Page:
How to save Scottish football

“Can we play you every week?” is a favoured chant of the ebullient football fan everywhere.

Except possibly in the Isles of Scilly Football League, where there are only two teams. It must become tiresome for Garrison Gunners and Woolpack Wanderers to psyche themselves up for another weekly battle against the same set of players.

But it's beginning to look like their claim to fame as the world's smallest league could be under threat from the SPL. This weekend Aberdeen will take on Hearts for the third time in 2010 – and we haven't even made it into March.

After winning on both occasions so far – once in the Scottish Cup and once in the league – the underperforming Dons will be delighted to welcome the Jambos back to Pittodrie on league duty this weekend.

The arrival of such familiar opponents may not spark as much excitement in supporters and reporters alike, although we're becoming accustomed to these regular reunions.

Last Saturday Mark McGhee's men lost in the SPL for the second time this month to bottom of the league Falkirk. Maybe the Dons should start preparing to face the Bairns once more if they fail to make it into the top six, as their current form suggests.

However it isn't only Aberdeen that seems to be playing the same teams over and over again. Motherwell and Hamilton met twice in seven days earlier this month and with only one goal in a tedious 180 minutes it isn't surprising that only 3,133 fans bothered to turn up to watch the second of their meetings – a dire goalless draw.


Empty away-end seats at Tannadice – for the Rangers game

The reason behind this repetitive fixture schedule is the recent wintry weather, which has severely disrupted the SPL calendar this term. Frozen pitches cause numerous matches in Scotland's top division to be postponed around this time of year every season.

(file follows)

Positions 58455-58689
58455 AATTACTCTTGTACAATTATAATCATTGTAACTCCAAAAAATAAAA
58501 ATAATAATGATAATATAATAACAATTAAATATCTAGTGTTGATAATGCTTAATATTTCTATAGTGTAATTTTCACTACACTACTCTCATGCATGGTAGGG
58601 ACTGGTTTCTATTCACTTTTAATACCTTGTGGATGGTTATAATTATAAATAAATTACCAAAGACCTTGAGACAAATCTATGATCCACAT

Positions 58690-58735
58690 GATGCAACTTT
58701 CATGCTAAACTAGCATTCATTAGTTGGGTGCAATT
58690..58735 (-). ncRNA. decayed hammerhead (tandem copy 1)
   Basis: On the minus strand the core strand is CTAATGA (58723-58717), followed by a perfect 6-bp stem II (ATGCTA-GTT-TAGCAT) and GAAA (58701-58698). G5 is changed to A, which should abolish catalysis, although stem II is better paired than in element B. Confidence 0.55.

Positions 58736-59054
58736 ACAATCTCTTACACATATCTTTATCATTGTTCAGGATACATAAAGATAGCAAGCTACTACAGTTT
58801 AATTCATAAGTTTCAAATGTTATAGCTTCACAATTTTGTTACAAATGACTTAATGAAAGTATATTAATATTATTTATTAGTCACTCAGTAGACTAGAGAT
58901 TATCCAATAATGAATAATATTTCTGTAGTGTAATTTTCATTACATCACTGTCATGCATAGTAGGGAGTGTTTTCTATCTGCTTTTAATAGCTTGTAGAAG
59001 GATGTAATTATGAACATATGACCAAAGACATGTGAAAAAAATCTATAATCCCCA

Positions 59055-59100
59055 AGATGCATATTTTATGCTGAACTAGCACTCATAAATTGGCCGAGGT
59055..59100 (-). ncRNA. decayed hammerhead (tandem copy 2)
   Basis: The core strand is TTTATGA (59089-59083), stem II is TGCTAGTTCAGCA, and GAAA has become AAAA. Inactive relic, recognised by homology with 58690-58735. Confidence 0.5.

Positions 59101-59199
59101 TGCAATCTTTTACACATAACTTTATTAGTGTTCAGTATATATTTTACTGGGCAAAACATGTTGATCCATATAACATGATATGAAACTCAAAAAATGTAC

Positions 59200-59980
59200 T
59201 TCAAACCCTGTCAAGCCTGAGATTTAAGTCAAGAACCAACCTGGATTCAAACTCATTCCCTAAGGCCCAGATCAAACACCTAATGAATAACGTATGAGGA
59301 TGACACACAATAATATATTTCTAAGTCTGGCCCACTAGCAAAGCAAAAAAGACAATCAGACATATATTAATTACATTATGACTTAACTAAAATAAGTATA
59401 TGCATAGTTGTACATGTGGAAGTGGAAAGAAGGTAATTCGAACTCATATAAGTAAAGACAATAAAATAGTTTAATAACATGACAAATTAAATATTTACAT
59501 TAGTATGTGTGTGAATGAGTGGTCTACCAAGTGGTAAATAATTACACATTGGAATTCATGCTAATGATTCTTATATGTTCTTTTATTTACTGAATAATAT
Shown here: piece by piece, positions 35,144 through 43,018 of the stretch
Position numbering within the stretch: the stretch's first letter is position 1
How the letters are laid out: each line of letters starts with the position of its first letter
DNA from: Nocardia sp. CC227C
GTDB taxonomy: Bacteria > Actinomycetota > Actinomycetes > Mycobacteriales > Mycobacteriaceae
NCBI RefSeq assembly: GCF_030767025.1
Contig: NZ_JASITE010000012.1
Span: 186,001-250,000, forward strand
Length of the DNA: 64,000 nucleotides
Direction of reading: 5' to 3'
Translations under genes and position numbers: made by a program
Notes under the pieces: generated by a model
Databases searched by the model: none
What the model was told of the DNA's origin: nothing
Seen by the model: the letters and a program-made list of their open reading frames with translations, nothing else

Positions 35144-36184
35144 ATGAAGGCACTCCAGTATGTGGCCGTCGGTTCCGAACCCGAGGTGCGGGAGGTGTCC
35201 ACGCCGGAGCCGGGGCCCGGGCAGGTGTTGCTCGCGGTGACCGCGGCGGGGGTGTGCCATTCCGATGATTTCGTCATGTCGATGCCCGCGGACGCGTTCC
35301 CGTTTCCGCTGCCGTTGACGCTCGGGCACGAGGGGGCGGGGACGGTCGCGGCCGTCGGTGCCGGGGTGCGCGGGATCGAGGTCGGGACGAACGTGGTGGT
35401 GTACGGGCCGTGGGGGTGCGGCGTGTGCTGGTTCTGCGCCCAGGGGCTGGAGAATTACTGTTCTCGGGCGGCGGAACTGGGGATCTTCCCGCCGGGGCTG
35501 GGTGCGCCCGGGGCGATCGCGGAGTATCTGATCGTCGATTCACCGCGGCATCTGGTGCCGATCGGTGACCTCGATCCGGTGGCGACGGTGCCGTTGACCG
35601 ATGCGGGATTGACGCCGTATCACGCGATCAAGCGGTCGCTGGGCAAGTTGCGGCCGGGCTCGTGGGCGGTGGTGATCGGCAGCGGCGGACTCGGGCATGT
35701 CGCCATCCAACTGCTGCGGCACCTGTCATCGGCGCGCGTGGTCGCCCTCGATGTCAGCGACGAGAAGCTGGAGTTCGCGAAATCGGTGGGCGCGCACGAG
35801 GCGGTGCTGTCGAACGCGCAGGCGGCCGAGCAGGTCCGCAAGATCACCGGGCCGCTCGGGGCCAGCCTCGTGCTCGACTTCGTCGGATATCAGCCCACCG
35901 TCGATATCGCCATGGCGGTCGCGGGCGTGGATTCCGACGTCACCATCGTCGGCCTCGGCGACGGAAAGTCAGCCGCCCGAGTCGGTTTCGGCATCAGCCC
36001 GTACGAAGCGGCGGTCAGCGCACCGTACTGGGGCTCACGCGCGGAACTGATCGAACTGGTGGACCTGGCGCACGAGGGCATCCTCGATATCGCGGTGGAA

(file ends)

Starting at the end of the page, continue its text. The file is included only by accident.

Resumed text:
When the games do beat the weather, attendances are often noticeably down with many fans opting for a cosy afternoon in front of the box with Jeff Stelling rather than shivering to death in the freezing stands. Who can blame them?

Our annual debate of reverting to summer football comes and goes like the weather, only to be revisited the following December when the snowy showers recommence.

One good solution to this problem of repetitive fixtures and frequent postponements would be to create a 16-team league with the top four teams from the First Division given entry into Scotland's top flight to make up the numbers.

The likes of Dundee, Inverness, Partick Thistle and Ross County wouldn't diminish the standard of the SPL as these sides would be a decent match for many of the sides currently in the league.

Teams would play fewer matches in a 16-team league, where opponents would only meet each other home and away rather than the current three or four times depending on which half of the league you reach after 33 games.

The current 38-game season is too long, with the quality of matches suffering as a direct result. You can only expect so much entertainment from jaded players and squads stretched to the limit after being forced to play as many as three games per week. A shorter season, with room for a winter break, would also benefit the Scottish national team and hopefully the success of our clubs in European competitions.

However, few of the current SPL teams would welcome a 16-team league. For a start it would mean an even smaller share of the collective TV pot of gold. It would also represent fewer matches against the Old Firm – seen as vital for the survival of some smaller clubs.

The Old Firm are also keen to play as many of their showcase matches against each other as possible. Many Celtic and Rangers fans would be quite content to watch their sides battle it out every week, so the idea of meeting six times every year (four times in the league and twice in the cups) is counted by most in Glasgow as blessing rather than curse.

But to this writer, Scottish football should consider a change to the status quo. The current four divisions should be replaced with two 16-team leagues and a pyramid system to allow the ambitious junior and part-time clubs to make the leap up to the professional ranks.

A 16-team SPL would be more refreshing and would lessen the enormous fear of relegation into the First Division, with all the catastrophic consequences that can bring. In the current SPL no team except the top four appears safe and the dreaded R-word is even being mentioned around Aberdeen at present.

It would probably take a cataclysmic series of events before this idea would ever come close to fruition. Pity: our game has been on its knees for a long time and something has to be done to breathe some much needed life back into Scottish football.

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